I am turning from the electric load to the heat of the plasma here. Could its high temperature be used to heat hydrogen instead of doing this the elctrical way of electric engines? Could it be used for VAPAK?`

Could this be a way of ignition for deceleration at reentry?



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Post    Posted on: Fri Mar 20, 2009 10:04 pm
One thought from time to time coming up to my mind is if the plasma created might be used by a pasma engine behind the vehicle.

And the though is associated if it might be possible to create the plasma for a plasma engine a similar way.



What about it?



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Post    Posted on: Sat Mar 21, 2009 12:34 am
Wow this thread is a little old huh? Heat is energy and interesting fact would be if you gould use this energy the heat might be dissapated in some fashion what do we have that converts heat to elecrtical energy at a rapid rate? Or heat into some other form of energy we can dissipate rapidly. I'm just rambling here humm. Plasma, lighting electrical discharge-- Capacitors-- Lasers-- Plasma, humm help me out here guy's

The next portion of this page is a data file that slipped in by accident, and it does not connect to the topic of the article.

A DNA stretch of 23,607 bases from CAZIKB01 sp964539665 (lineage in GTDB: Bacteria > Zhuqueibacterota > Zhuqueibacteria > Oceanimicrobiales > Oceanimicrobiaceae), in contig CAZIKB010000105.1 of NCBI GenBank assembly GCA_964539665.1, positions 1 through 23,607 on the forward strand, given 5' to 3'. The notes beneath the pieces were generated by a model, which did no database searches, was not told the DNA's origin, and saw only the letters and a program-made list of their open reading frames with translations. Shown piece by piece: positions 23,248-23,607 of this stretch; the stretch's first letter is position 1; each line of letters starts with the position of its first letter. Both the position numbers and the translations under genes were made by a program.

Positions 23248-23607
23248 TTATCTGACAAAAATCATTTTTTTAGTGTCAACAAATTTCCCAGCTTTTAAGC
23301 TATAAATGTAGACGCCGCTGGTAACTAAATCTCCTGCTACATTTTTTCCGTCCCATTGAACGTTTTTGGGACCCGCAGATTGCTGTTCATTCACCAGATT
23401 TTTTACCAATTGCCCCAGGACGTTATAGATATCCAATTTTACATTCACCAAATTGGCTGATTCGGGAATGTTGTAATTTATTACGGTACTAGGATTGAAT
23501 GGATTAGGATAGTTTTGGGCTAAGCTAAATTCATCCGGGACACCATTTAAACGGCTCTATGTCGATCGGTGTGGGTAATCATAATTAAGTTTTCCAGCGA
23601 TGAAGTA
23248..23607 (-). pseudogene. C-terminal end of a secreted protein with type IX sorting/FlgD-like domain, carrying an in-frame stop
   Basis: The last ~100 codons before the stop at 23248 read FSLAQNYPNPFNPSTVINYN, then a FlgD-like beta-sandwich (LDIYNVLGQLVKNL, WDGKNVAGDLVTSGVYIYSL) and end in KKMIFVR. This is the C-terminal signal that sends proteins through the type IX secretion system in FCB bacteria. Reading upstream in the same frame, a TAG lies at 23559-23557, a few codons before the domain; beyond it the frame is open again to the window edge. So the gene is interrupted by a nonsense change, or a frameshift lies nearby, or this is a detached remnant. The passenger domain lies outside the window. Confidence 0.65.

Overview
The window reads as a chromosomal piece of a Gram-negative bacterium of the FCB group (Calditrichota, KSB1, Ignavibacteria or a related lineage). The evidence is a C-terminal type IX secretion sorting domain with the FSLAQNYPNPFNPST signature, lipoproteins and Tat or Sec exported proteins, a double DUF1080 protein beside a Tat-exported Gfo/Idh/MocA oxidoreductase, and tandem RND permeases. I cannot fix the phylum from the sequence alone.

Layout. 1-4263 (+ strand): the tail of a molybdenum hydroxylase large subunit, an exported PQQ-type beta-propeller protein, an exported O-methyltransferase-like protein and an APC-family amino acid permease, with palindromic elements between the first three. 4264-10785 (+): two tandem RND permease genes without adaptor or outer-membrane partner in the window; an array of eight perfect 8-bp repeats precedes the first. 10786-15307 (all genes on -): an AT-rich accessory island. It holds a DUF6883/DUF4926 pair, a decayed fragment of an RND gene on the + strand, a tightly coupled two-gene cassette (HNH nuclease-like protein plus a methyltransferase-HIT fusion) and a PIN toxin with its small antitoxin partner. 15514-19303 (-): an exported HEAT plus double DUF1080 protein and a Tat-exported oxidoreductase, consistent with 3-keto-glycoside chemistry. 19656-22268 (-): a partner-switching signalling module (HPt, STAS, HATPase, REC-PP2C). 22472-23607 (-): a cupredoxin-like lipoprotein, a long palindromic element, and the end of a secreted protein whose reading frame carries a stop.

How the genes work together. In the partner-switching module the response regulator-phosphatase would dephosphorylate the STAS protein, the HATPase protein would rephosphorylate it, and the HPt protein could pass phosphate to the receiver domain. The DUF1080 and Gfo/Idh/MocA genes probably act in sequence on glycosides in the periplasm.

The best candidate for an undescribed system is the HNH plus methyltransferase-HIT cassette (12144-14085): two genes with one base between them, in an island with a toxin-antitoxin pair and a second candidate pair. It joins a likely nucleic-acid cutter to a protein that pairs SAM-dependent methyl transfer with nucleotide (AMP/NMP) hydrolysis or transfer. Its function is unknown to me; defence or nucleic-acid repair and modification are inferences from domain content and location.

Monroe

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Post    Posted on: Sat Mar 21, 2009 8:21 am
My focus is on the questions if the plasma created at reentry might be fed into plasma engines and consumed by them and if it might be possible to create plasma for plasma engines by friction if the vehicle isn' entering an atmosphere.

The second question I have because I am wondering if this might be a future alternative to electrical or electromagnetical plasma-creation.



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Post    Posted on: Sat Mar 21, 2009 2:35 pm
I wonder how much plasma we are talking about in the first place? How thick is this layer? I'll look into it more.

Monroe